An Israeli academic is suing one of the UK’s largest trade unions, as well as a mental health trust, for racial discrimination, after his speaking engagement he was due to deliver was canceled because he was Israeli.
Professor Moty Cristal was due to lead a workshop on “conflict resolution” for managers and union officials at the Manchester Mental Health and Social Care Trust last May. But Cristal’s invitation was withdrawn just a fortnight before his presentation, after he received an email informing him that the Unison trade union opposed his presence as a “prominent Israeli academic”, and that its members were planning to boycott the event in response.
Professor Cristal is claiming £26,500 (just under $42,500) in damages, which includes his £3,500 (approx. $5,600) fee, plus compensation for “injury to feelings and aggravated damages,” according to The Independent.
His lawyer, Dinah Rose, has said that his treatment amounts to nothing less than racial discrimination under UK legislation which bans unequal treatment on grounds of nationality.
“He is an Israeli national and of Jewish ethnic origin. This case is very important to Professor Cristal.
“It is also a case of considerable general public importance, because it raises the issue of circumstances in which it is unlawful both for public or for private bodies to seek to boycott people because they are Israeli or because of their association with the Israeli state.”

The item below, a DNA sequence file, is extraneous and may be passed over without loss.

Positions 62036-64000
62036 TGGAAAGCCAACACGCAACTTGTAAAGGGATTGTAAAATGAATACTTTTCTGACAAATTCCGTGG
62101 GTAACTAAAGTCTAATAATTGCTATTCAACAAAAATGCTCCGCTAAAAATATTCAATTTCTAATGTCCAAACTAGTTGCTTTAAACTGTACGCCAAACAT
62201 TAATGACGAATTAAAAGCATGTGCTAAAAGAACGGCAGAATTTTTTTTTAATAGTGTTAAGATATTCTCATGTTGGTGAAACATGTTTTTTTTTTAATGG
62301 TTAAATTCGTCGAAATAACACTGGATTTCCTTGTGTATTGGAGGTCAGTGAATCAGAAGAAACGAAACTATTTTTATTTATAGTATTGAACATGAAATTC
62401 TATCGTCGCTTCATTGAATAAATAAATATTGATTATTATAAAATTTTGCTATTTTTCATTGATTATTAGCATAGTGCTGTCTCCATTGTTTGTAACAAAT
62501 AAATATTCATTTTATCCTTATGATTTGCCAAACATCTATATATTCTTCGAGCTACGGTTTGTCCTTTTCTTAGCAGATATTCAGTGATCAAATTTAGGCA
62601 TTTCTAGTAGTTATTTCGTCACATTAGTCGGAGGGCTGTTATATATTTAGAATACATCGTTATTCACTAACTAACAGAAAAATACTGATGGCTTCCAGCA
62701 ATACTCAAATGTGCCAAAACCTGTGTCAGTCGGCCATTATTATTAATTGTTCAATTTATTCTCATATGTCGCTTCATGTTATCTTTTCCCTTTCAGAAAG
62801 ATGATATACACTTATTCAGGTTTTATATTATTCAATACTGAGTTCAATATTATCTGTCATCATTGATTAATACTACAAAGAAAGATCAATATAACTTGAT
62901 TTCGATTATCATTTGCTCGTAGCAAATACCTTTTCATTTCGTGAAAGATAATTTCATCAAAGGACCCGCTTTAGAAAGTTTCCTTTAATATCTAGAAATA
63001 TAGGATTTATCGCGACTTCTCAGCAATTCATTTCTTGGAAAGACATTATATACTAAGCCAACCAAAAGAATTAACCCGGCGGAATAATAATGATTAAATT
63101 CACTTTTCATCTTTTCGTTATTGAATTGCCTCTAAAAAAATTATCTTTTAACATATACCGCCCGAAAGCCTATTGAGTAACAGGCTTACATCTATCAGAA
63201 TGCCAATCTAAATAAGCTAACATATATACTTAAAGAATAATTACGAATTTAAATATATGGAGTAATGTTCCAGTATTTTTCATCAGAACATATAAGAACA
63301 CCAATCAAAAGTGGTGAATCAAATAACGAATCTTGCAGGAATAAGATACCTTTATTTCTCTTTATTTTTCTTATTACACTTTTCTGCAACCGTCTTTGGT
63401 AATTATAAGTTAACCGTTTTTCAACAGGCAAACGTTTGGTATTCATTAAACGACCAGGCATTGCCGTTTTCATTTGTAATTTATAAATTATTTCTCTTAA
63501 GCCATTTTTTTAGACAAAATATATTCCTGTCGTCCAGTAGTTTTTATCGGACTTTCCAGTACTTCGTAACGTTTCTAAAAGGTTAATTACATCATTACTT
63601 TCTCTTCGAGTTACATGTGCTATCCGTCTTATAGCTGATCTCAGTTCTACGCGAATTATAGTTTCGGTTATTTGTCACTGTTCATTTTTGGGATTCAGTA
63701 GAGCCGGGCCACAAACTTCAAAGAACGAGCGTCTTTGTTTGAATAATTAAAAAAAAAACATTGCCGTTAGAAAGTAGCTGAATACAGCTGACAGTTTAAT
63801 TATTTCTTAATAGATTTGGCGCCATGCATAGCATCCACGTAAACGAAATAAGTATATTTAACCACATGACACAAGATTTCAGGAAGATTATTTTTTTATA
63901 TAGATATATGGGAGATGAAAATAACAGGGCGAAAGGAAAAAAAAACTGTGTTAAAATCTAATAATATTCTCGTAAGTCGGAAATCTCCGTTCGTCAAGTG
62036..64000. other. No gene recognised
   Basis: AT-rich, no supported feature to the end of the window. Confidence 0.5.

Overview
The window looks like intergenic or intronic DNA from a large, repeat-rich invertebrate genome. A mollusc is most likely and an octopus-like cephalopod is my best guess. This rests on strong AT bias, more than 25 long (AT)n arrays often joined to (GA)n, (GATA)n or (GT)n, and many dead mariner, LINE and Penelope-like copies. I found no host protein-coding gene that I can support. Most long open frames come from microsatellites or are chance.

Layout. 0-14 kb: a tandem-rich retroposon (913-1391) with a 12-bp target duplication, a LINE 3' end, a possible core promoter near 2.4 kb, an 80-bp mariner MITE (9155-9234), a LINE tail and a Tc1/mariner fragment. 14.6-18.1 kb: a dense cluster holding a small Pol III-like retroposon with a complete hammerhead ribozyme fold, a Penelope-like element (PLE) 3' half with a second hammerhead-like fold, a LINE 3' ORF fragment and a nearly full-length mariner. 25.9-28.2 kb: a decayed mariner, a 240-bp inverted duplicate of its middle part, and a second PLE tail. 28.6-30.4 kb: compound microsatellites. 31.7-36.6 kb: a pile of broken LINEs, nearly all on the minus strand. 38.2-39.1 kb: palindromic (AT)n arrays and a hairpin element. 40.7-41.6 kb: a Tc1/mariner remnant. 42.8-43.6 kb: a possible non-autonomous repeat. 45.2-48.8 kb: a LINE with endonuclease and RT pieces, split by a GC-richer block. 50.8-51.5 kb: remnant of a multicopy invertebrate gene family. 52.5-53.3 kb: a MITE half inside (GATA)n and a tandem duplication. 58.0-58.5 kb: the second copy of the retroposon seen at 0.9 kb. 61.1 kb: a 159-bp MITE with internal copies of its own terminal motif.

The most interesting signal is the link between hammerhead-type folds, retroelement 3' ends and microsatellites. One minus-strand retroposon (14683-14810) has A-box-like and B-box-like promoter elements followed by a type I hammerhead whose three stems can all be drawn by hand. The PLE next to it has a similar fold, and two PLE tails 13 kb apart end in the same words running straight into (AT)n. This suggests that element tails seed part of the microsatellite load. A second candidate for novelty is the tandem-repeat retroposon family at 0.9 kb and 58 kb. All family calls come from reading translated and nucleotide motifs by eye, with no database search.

She said her client was fighting for “his right to equal treatment without discrimination, particularly without discrimination on racial grounds”.
Both Unison and the Manchester Mental Health and Social Care Trust deny the charges against them.
In a similar case in Australia, the Shurat HaDin civil rights group is suing an Australian academic for discrimination over his public support for boycotts against Israelis, citing similar laws banning discrimination on the basis of nationality.
Many critics of calls to boycott Israelis have also cited what they say is proof of the anti-Semitic nature of the campaign, given that only Jewish Israelis, and not Arabs, are subject to boycotts by radical groups.
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